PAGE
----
Bangkok: Grand Palace, Wat Pho, and Wat Arun Private Tour: This private tour is perfect for those who want to visit these iconic sights, without having to worry about transports or following large groups.
Go for a river cruise
Once you’ve seen all the main temples of Bangkok, there’s no better activity for your three day Bangkok itinerary than going for a river cruise.
The Chao Phraya and the myriad canals and waterways that weave through the city provide a super cool way to get around and see sights at the same time; it’s cool to see the temples and modern skyline from the river.
You could catch the regular ferry, or take your very own private tour on a long-tail boat — complete with a knowledgeable guide.
Dinner & night out in Khao San Road & surroundings
After the river cruise, it’s probably a good idea to head back to your accommodation for a chill, shower and to get ready — it’s time to hit the town!
Where? Khao San Road. This notorious mecca for backpackers has modernised in recent years, but is still intense and rammed with bars, clubs and restaurants.
It’s a great place to visit if you’re looking for a bit of a crazy night out, but it’s not only limited to that. You will also find massage parlors for a traditional Thai massage, lots of street vendors, shops and restaurants.
I’d recommend the smaller streets that lead off of it (e.g. Rambuttri Alley) for a similar, much less chaotic vibe. You’ll still be close to all the action, without being right in the middle of it all.
Even if you only experience Khao San Road once, places to visit in Bangkok in three days don’t get more iconic (or infamous!).
Bangkok 3-day Itinerary: Day 2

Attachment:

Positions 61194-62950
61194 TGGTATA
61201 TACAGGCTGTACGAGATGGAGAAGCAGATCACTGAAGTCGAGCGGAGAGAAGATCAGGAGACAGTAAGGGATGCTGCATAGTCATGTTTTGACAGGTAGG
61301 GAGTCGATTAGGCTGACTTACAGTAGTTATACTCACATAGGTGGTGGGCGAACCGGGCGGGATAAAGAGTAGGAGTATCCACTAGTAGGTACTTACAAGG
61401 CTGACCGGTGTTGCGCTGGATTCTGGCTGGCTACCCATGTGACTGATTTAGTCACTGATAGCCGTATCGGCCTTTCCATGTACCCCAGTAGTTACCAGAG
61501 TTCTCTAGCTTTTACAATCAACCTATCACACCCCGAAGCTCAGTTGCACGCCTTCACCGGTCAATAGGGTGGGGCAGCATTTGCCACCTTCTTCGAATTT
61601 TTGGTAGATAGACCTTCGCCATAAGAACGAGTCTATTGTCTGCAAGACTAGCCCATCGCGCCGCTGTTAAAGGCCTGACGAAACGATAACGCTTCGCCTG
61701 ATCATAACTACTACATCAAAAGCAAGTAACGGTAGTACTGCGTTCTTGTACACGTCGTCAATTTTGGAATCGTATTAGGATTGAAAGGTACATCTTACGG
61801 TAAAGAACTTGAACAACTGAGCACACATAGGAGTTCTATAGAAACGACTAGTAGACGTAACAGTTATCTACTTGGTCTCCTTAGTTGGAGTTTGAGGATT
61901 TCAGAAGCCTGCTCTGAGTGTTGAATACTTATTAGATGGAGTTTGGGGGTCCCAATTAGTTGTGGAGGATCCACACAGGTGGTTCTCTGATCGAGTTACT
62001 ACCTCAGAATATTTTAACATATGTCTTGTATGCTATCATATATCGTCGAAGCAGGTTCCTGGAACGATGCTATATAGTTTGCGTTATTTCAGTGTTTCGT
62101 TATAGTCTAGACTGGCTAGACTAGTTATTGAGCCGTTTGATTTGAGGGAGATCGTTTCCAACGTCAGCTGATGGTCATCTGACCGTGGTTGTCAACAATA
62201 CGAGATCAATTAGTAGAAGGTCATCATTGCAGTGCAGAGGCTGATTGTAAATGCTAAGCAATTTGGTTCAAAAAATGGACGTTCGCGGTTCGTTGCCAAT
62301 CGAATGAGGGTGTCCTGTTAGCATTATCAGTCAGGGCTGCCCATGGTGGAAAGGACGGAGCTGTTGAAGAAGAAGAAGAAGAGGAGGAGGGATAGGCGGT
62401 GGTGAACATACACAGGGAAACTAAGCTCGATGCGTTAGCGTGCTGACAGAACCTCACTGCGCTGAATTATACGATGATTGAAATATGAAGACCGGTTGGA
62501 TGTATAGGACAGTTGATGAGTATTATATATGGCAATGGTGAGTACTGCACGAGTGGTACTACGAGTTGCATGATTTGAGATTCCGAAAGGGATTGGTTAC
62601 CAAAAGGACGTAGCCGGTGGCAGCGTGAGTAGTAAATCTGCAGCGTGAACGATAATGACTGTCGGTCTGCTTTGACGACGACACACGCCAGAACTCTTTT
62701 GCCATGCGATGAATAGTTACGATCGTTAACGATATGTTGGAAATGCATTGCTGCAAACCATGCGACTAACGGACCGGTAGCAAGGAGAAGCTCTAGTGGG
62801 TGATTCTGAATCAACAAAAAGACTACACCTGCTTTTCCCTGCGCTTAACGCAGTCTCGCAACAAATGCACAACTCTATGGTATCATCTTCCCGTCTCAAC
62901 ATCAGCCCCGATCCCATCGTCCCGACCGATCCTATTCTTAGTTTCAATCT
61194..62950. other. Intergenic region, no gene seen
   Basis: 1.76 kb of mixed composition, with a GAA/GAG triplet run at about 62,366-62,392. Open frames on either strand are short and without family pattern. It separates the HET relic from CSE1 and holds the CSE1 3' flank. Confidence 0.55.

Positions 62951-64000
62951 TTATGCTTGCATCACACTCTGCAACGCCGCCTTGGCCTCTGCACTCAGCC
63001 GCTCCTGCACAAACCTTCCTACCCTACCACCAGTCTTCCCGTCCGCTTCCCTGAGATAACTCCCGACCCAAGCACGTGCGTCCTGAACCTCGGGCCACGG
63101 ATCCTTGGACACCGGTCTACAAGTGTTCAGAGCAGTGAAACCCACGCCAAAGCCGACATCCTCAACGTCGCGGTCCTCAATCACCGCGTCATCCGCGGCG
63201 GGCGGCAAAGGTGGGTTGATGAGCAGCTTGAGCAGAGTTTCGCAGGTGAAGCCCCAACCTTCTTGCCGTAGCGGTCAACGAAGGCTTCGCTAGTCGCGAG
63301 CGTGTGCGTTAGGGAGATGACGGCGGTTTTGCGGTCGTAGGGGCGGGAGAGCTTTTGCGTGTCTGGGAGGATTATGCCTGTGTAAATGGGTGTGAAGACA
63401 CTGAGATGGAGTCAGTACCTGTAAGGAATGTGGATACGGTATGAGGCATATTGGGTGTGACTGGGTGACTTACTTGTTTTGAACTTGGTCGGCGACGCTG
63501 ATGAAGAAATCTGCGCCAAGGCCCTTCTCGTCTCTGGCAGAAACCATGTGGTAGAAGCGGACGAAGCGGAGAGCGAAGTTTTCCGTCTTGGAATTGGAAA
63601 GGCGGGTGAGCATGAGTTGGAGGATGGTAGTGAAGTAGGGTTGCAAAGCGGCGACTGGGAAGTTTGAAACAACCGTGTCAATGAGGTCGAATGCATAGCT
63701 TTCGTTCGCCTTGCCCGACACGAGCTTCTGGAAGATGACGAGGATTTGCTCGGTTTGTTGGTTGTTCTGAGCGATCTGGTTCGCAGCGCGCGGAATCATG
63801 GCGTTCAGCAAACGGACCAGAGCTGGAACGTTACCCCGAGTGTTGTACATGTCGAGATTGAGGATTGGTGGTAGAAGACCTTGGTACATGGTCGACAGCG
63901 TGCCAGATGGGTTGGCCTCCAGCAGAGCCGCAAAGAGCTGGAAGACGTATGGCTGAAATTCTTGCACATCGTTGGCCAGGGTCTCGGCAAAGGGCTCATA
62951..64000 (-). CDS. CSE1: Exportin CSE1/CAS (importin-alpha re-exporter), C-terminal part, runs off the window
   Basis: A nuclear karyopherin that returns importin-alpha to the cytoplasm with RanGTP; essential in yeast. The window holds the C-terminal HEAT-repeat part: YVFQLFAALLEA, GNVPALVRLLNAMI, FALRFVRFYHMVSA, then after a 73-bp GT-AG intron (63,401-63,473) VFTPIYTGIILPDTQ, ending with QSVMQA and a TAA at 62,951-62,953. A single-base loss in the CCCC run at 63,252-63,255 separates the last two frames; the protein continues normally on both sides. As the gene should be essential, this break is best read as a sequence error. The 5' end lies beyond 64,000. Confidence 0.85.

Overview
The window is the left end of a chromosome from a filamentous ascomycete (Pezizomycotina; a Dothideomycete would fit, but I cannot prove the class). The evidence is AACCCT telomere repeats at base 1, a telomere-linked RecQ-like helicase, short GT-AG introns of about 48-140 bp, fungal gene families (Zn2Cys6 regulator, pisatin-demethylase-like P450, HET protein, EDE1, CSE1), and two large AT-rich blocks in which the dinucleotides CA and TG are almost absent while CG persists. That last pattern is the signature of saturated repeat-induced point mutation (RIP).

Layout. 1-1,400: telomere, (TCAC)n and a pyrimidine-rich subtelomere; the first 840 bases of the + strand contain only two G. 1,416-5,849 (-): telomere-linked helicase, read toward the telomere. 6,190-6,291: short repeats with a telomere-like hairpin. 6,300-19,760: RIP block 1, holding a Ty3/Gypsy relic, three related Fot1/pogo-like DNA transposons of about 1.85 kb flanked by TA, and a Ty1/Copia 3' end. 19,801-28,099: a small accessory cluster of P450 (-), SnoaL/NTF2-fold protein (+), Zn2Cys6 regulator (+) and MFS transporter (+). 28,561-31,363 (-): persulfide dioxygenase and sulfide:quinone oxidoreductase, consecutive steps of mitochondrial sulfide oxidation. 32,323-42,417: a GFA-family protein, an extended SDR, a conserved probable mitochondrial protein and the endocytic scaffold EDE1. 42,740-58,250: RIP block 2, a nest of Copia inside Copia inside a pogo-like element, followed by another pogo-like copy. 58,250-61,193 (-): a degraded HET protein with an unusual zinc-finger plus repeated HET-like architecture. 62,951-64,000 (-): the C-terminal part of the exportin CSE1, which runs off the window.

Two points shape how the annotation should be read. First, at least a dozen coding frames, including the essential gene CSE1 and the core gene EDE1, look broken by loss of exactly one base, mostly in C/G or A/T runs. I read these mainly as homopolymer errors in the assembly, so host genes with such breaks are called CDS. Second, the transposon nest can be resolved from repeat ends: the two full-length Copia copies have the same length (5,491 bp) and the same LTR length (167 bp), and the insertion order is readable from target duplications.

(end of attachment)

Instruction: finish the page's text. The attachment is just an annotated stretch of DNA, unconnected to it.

Day tour to the floating market & railway market
Day two of your Bangkok three day itinerary starts early — you’ll want to make the most of your time exploring the incredible markets that the city is famous for.
What markets you actually visit depends on the day. For example, some are weekend-only, whilst other are on only in the evening (or morning).
If you’ve only got a few days in Bangkok, the best way to get a good look at these bustling places of commerce is to book yourself onto a tour.
Tour organisers know exactly at what time each market is, and will plan the itinerary for the day to ensure you’re at each market at the right time. You can try doing so alone, but given the lack of information online, it can be faffier to do so.
I suggest doing a tour that leaves early in the morning, and includes both the amazing Amphawa Floating Market and Talad Rom Hup train market — aka Maeklong Market.
The floating markets are a sight to see. There used to be loads more of these, but there are considerable less now. They still offer a look into how people got their groceries in days gone by.
Talad Rom Hup is located along a train track, with stalls spilling onto the rails themselves.
It means “Umbrella Put Down Market”, referring to the scramble that ripples through the market every time a train trundles through, when vendors put down their awnings and move their goods. It’s quite a sight to see!
This tour is one of the best day trips you can take from Bangkok, since in only half a day it will take you to see some of the most iconic markets in South East Asia.
Visit more temples in Bangkok
The tours that go to the floating and railway markets usually come back after lunch, in the early afternoon. That means you’ll have some time to spare in the afternoon to explore more of what the city has to offer.